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Joseph F. Bastian
In this modern age, there is more data and information being captured, collected and catalogued than ever before in the history of humankind. Who are the storytellers and where are the stories that will bring this data to life?
Lately, I've been wondering if it's possible to run a successful business targeting people as your central, most important resource. Beyond the standard, corporate culture and human resource platitudes, does human-centered business design really work? Then I went to visit Hitsville U.S.A., where from two modest houses in Detroit came a sound that changed the world.
Small companies often succeed on sheer will and raw talent. Large companies build strength and power through the mechanics of process innovation. But neither model is sustainable.
In classical folklore and literature, the antagonist or force of evil uses distraction as a tool to trip up and defeat the hero. The villain confuses the hero by preoccupying him/her with either events from the past or fears of the future. This tactic prevents the hero from focusing on the present and dealing with the task at hand.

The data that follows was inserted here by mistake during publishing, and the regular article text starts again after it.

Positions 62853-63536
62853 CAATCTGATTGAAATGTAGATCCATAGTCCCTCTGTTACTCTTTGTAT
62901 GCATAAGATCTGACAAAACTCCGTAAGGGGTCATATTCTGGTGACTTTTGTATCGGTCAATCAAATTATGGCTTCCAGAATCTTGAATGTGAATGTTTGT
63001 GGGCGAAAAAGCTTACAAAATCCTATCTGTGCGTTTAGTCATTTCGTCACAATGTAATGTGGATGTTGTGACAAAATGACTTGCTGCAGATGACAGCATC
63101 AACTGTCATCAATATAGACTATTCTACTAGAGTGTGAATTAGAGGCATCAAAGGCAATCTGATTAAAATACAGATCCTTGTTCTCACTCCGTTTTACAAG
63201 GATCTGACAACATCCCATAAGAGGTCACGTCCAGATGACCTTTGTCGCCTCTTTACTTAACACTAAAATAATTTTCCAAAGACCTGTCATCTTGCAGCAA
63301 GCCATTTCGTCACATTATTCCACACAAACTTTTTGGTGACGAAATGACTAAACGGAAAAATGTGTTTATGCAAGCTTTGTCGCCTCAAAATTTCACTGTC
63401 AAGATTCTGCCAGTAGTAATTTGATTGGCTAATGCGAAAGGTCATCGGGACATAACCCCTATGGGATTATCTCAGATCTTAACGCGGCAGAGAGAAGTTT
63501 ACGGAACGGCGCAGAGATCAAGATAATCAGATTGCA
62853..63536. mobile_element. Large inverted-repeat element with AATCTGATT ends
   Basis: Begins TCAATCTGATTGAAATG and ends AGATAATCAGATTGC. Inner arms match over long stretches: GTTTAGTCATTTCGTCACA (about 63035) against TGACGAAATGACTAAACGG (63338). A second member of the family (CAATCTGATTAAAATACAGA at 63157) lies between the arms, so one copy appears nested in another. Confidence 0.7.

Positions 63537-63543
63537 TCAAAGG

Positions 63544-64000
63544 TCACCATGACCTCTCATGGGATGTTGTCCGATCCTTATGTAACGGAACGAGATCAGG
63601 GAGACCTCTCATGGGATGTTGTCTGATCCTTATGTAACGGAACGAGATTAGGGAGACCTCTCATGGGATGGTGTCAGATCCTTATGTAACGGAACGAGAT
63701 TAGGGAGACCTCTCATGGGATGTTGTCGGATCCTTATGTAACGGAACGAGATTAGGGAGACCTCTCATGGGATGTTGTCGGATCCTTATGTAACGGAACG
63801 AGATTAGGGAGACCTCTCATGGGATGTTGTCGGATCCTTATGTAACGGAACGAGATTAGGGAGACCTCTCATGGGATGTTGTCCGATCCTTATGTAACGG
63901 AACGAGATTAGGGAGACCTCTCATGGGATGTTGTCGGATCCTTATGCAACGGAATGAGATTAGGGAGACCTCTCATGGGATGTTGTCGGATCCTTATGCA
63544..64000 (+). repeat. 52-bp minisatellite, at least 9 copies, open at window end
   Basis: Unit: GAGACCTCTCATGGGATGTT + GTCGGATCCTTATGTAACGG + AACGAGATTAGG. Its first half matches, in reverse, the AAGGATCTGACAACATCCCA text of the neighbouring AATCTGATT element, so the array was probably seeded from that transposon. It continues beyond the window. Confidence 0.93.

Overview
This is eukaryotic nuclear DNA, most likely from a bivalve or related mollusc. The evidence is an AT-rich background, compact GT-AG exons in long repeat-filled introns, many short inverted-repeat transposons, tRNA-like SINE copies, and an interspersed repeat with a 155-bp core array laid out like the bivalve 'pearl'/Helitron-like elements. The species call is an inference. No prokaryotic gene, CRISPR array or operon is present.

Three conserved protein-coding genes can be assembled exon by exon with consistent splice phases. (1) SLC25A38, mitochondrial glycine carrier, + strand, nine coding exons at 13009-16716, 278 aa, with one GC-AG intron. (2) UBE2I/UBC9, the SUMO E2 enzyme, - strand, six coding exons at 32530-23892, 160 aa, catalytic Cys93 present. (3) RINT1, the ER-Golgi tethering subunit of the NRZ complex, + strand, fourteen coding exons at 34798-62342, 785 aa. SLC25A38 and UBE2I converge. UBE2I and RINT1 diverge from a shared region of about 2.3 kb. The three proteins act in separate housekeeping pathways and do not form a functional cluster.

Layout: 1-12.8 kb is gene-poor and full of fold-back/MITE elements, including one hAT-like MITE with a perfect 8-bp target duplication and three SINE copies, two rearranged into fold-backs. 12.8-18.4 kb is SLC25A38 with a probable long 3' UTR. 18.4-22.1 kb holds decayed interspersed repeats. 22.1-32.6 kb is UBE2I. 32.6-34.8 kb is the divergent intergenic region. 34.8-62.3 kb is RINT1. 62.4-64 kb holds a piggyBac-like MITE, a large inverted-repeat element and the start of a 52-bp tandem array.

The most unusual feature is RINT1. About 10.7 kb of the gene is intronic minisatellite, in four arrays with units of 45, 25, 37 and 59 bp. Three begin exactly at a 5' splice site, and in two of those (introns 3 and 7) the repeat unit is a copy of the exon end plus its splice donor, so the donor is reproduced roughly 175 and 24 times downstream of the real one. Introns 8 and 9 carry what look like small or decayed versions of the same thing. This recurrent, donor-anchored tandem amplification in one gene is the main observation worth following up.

All businesses are driven toward success. Of course, success can be a subjective thing, depending on whom you ask. It’s ironic to think that from an organizational development perspective, the preoccupation with continued success can mark the beginning of long-term failure.
It’s a stark reality that as a culture, we are becoming less literate, however, book lovers and avid readers should not be disheartened. As the National Education Association points out, “Western civilization has become more dependent than ever on visual culture, visual artifacts, and visual communication as a mode of discourse and a means of developing a social and cultural identity.”
As organizations continue to rebuild and grow, the first area of focus is sales. In every for-profit business, all things begin and end with the strength (or weakness) of its sales department.